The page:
Do Butterflies Like Gladiolus?

do-butterflies-like-gladiolus

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Butterflies may seem to enjoy fluttering around most flowers in your garden, but did you know that they, like people, have acquired tastes? Planting brightly-colored flowers with flat, open blooms is likely to attract these pollinators. But, do butterflies like gladiolus in particular?

Butterflies love gladioli. This multi-color, summer-blooming flower is bold, bright, open-faced, and enjoys the full sun. For most species of butterfly, that’s everything they look for in the perfect flower.

Why do butterflies like gladioli?

Gladioli are some of the most vibrant plants you can grow in your wild yard – and with butterflies naturally attracted to reds, oranges and yellows, they are some of the most obvious flowers for pollinators to head to. Alongside these fiery shades, you can also grow gladioli in whites and purples, but they appeal less to butterflies.

Gladioli are easy for butterflies to access should they hunt for nectar across your garden. For example, these plants thrive in the sun’s full glare, and butterflies will rarely head for the shade unless they need to drink or cool down. Moreover, gladioli heads tend to be open in shape – making it easy for the roving butterfly to perch while drinking nectar.

What’s interesting about the gladiolus is that it occupies a ‘middle-ground’ when it comes to the perfect shape. Butterflies prefer flowers where they can easily perch while feeding. Hummingbirds, meanwhile, need flowers they can feed on with their long beaks – thus, they seek out tubular specimens. Take a look at your gladioli, and you’ll find that their flowers are neither too trumpet-shaped nor too flat!

When grown to full maturity, the gladiolus is a fairly tall plant, with some specimens potentially reaching an impressive five feet. You’ll likely find most gladioli growing to a height of at least two feet – meaning in either case, they’re at optimum stature for fluttering butterflies to visit. This stature, of course, also helps their flowers stand out from the crowd! 

Intriguingly, the gladiolus has inspired several studies regarding flower height potential. For example, did you know the closer you plant gladioli together, the taller they grow?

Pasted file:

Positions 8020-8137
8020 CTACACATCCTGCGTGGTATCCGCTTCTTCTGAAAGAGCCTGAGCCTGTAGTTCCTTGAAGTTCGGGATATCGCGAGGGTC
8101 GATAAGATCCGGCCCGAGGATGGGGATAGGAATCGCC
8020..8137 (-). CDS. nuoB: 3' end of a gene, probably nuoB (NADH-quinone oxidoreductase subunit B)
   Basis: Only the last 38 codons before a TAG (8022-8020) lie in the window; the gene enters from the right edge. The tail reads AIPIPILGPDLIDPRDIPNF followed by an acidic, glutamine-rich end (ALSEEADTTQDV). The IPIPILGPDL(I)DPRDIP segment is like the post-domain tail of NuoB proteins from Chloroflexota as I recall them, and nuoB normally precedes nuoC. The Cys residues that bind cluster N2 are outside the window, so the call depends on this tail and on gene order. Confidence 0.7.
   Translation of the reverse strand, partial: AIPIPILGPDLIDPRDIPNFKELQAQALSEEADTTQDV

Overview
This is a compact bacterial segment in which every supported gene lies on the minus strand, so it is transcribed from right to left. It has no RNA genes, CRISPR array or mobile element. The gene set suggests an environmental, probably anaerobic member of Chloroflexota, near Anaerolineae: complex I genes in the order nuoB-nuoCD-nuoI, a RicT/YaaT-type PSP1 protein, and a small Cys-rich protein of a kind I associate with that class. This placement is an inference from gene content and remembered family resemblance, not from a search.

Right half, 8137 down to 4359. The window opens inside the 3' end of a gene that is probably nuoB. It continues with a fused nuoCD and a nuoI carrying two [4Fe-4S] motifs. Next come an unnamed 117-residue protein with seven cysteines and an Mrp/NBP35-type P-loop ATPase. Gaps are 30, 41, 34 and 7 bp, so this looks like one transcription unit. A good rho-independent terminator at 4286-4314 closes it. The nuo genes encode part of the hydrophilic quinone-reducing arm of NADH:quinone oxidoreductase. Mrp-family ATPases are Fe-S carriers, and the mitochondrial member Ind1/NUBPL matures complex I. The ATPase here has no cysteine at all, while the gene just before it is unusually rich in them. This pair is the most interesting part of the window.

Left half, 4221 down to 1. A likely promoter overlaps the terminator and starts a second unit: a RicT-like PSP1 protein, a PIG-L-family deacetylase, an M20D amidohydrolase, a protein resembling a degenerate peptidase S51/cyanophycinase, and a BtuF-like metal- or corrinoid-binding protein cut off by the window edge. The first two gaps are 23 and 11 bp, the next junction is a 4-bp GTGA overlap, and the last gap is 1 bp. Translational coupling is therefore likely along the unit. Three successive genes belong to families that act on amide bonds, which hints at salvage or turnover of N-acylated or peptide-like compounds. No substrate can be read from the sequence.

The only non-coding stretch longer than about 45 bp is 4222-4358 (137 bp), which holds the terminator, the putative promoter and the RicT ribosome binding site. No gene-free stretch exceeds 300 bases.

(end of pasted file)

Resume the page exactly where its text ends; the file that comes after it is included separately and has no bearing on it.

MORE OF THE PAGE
Butterflies, meanwhile, have also evolved to learn that gladioli have a reputation for giving off lots of nectar. This also means that they have plenty of competition. Not only are they sought-after by butterflies and hummingbirds, but bees, too. Many gardeners choose to plant an array of different gladioli – to provide an ample feast for visiting creatures.

Growing gladioli to attract butterflies

Growing gladioli to attract butterflies into your yard is surprisingly simple, and you should start by choosing a bright part of your garden that is in full sunlight or at least has access to sunlight for most of the day. Be sure to grow or propagate gladioli in warmer colors – think yellows and reds.

For the best results, gladioli need well-drained soil and fertilizer, and should never be kept too wet. If the soil keeps moisture for too long, then the corms will rot. So, if you are concerned about the quality of the ground soil, then opt for planting them in a raised bed. This works to the butterfly’s advantage, keeping the plants higher off the ground (where they rarely venture).

Fertilize your soil before planting (I’d recommend an organic blend), and keep more on standby for when your gladioli reach full bloom. You’ll need to top up on a little feed for every ten inches your gladioli grow to keep butterflies coming back.

You should plant the corms about six to ten inches apart to ensure plenty of room to grow. The bigger the corm, the deeper it should be in the soil, too.

Be warned, gladioli can fade after a short time no matter how careful you are. Plant more gladioli corms every two to three weeks during the warm seasons to keep butterflies interested. This will mean you have a near-constant crop regardless of which wilt and die.

While growing, gladioli may need help standing up – so be prepared to plant stakes in your soil to support them as they get heavier.

If you live in USDA zone seven or upwards, you’ll be ‘glad’ to know that these plants fare well in the winter. They’re not so hardy below zone seven, so be prepared to dig up your corms around the fall for replanting next year. If deadheading, try and leave a few leaves – four or five should do – as this will help them thrive when the spring rolls back around.

Are gladioli the best flowers for attracting butterflies?

The gladiolus is a short-lived but reliable butterfly attractor, but be sure to also plant a crop of azaleas, dianthus, zinnias, hibiscus, daisies, and sunflowers. Butterflies prefer varied diets with nectar from lots of different sources, and what’s more, they will likely have plenty of pollinator competition, too, so be sure to plant more than purely gladioli in your garden to attract butterflies.

Gladioli are wonderful butterfly attractors while you are lucky to have them – but always be sure to carefully feed and water to get the best out of these flowers. Butterflies will always flutter to them as favorites – just be careful to back them up with a few other flowers to boost your garden’s appeal.

About author
Graham Pierrepoint is an avid wild gardener, spending much of his spare time creating exciting spaces for local birds, bugs, and other beasties to explore! He writes regularly for Wild Yards to help share his years of flora and fauna expertise with other birdwatchers and horticulturists.

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